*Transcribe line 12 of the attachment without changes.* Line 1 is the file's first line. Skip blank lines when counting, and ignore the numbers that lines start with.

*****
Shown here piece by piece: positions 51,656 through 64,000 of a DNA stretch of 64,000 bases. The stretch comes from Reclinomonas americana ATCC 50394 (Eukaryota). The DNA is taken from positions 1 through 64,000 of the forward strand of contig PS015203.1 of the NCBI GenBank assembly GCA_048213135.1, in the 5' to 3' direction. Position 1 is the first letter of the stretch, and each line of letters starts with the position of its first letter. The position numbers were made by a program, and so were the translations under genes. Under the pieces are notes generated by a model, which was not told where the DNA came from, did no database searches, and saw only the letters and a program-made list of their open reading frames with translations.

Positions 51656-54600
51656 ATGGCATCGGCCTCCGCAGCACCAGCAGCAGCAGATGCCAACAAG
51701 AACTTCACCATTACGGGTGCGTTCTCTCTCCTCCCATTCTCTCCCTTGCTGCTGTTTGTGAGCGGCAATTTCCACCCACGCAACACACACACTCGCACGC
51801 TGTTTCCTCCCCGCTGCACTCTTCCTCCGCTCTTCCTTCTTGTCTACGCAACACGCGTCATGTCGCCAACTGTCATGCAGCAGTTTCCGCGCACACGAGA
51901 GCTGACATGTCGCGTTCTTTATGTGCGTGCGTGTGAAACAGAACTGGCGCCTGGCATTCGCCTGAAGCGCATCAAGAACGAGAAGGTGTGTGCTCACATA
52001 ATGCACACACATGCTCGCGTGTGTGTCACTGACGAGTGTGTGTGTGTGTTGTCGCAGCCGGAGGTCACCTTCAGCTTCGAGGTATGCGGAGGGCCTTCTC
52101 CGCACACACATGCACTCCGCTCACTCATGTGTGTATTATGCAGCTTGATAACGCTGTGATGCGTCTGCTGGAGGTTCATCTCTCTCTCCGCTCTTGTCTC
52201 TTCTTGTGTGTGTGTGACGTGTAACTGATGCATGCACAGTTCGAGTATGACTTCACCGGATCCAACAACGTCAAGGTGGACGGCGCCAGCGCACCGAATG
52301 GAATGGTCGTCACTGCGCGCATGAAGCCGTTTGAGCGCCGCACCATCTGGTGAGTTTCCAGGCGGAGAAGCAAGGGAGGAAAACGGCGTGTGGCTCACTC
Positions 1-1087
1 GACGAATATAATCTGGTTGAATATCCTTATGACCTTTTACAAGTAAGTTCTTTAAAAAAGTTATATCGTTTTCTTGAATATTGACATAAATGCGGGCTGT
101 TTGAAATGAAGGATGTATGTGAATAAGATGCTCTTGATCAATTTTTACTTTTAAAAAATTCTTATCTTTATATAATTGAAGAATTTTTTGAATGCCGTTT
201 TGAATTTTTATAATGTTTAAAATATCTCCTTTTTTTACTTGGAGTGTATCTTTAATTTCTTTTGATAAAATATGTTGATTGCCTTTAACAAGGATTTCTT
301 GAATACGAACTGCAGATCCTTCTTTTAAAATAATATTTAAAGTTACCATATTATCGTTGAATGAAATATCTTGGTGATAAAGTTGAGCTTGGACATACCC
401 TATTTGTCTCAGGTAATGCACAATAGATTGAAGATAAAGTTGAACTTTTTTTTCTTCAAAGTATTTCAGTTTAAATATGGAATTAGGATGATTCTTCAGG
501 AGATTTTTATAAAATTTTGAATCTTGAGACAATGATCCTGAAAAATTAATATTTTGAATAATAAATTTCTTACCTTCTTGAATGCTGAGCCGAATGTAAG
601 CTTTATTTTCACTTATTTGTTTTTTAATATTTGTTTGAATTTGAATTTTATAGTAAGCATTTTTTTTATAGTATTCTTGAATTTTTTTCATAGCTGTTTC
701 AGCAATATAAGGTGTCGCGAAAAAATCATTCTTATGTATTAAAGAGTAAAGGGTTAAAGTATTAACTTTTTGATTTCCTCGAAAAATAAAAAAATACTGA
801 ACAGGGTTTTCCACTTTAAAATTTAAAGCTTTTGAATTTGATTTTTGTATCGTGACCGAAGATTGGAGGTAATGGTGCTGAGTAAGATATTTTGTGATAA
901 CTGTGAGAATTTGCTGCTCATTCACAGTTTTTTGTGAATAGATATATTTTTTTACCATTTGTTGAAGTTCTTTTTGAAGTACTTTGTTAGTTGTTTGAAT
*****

1 GACGAATATAATCTGGTTGAATATCCTTATGACCTTTTACAAGTAAGTTCTTTAAAAAAGTTATATCGTTTTCTTGAATATTGACATAAATGCGGGCTGT